mldkfa writes "Recently I told a friend about OpenOffice and how it was a great alternative to the big name pay office suites. She went home and searched on Google for it and thought she found the website, filled typical registration information, and downloaded OpenOffice.org 3.0. The next time she opened her e-mail she found a request for 98 [Euro] for her 1-year subscription to OpenOffice.org 3.0 from the company that she downloaded it from. Apparently the EULA stated this cost and here in Germany she is required to pay up. So I thought I would ask Slashdot, should she pay? On the OpenOffice.org German website there is a warning of these schemes being legal. Shouldn't Sun change the license of OpenOffice.org to protect their fans or are they doing this to protect someone else? It has really made me think about recommending it to any more friends." Below, read Google's translation of the warning; it wouldn't be the first time that open source software has been lightly repackaged and sold in ways that should raise eyebrows among anyone familiar with the wide, free availability of the same apps.
The Courts

Breathalyzer Source Code Ruling Upheld 520

dfn_deux writes "In a follow up to a 2005 story where Florida judge Doug Henderson ruled that breathalyzer evidence in more than 100 drunk driving cases would be inadmissible as evidence at trial, the Second District Court of Appeal and Circuit Court has ruled on Tuesday to uphold the 2005 ruling requiring the manufacturer of the Intoxilyzer 5000, Kentucky-based CMI Inc, to release source code for their breathalyzer equipment to be examined by witnesses for the defense of those standing trial with breathalyzer test result being used as evidence against them. '"The defendant's right to a fair trial outweighed the manufacturer's claim of a trade secret," Henderson said Tuesday. In response to the ruling defense attorney, Mark Lipinski, who represents seven defendants challenging the source codes, said the state likely will be forced to reduce charges — or drop the cases entirely.' ... What this really means is that outside corporations cannot sell equipment to the state of Florida and expect to hide the workings of their machine by saying they are trade secret. It means the state has to give full disclosure concerning important and critical aspects of the case."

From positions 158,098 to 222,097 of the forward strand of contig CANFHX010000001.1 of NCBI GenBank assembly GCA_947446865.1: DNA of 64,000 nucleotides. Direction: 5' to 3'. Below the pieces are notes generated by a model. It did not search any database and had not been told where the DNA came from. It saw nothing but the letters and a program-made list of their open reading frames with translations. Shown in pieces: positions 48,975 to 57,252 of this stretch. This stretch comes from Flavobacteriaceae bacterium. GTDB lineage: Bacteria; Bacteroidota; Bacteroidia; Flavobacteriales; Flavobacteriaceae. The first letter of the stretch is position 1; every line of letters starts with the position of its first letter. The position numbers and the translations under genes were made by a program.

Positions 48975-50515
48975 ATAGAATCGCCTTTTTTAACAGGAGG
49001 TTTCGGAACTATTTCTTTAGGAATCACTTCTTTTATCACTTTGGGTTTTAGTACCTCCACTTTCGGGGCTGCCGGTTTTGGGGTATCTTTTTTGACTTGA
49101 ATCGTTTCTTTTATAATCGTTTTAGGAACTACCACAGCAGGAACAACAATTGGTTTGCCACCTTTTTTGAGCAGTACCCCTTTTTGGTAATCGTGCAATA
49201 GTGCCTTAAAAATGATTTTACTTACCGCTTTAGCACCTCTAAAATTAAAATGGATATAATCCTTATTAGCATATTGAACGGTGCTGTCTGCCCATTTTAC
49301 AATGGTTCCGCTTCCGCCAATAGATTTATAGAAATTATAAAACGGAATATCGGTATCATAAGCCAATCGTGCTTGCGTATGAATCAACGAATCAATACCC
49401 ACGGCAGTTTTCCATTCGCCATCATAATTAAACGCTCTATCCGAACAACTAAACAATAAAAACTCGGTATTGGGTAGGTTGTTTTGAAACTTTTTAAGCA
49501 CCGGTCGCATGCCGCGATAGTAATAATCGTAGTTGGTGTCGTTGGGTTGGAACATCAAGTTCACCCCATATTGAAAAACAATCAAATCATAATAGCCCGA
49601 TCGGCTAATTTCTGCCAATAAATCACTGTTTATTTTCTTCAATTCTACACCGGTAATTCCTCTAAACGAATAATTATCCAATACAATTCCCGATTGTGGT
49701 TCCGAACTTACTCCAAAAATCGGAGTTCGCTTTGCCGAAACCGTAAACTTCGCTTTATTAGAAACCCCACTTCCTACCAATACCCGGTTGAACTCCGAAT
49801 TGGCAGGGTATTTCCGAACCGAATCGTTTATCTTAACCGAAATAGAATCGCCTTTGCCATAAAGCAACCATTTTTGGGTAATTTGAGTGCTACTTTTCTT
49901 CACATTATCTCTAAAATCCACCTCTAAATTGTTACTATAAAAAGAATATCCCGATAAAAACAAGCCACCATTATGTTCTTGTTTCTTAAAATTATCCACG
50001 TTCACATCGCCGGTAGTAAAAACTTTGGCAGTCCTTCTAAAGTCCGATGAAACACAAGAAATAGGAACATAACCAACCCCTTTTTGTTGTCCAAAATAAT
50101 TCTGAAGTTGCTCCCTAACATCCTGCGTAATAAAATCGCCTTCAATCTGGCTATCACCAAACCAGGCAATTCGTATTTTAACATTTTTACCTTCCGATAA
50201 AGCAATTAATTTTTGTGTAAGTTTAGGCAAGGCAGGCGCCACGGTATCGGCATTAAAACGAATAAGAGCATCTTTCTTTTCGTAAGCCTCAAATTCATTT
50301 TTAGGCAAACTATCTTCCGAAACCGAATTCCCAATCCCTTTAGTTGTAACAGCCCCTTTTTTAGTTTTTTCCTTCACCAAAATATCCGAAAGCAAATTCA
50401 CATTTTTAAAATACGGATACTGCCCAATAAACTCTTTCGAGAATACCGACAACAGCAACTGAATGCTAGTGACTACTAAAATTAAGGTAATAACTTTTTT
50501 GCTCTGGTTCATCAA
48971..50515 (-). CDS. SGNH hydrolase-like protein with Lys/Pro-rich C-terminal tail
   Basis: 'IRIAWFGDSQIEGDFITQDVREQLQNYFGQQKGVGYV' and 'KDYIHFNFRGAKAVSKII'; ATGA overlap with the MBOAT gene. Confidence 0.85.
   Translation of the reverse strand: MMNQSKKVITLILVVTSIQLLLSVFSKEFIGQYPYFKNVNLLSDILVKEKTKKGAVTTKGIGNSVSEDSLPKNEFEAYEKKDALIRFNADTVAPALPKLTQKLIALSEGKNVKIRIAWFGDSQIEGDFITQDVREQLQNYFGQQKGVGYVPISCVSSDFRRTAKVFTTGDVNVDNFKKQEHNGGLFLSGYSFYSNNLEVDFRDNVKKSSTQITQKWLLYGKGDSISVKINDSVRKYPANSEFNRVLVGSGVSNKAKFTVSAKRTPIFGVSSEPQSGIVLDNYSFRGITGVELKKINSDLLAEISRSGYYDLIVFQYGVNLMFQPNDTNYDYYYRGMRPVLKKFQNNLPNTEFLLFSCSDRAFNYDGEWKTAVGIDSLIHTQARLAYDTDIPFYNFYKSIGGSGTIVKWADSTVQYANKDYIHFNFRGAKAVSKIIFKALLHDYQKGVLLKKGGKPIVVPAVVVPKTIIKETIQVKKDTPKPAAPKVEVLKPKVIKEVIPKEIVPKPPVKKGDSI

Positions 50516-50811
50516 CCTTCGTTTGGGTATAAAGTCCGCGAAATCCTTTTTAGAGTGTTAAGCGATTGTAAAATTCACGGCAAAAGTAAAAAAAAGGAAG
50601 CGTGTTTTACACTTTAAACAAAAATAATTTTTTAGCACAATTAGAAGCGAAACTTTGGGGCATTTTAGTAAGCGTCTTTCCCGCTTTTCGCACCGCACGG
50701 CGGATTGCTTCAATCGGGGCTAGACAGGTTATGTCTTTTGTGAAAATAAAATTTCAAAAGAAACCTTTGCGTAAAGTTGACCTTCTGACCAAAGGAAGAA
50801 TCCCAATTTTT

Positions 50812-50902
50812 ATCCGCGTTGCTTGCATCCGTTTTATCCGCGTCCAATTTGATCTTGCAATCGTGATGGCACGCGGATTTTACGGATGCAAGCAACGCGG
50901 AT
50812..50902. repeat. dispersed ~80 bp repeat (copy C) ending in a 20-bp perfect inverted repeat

Privacy

Wiretapping Program Ruled Legal 575

BuhDuh writes "The New York Times is carrying a story concerning that well known bastion of legal authority, the 'Foreign Intelligence Surveillance' court, which has ruled that the National Security Agency's warrantless eavesdropping program was perfectly legal. It says, 'A federal intelligence court, in a rare public opinion, is expected to issue a major ruling validating the power of the president and Congress to wiretap international phone calls and intercept e-mail messages without a court order, even when Americans' private communications may be involved, according to a person with knowledge of the opinion.'"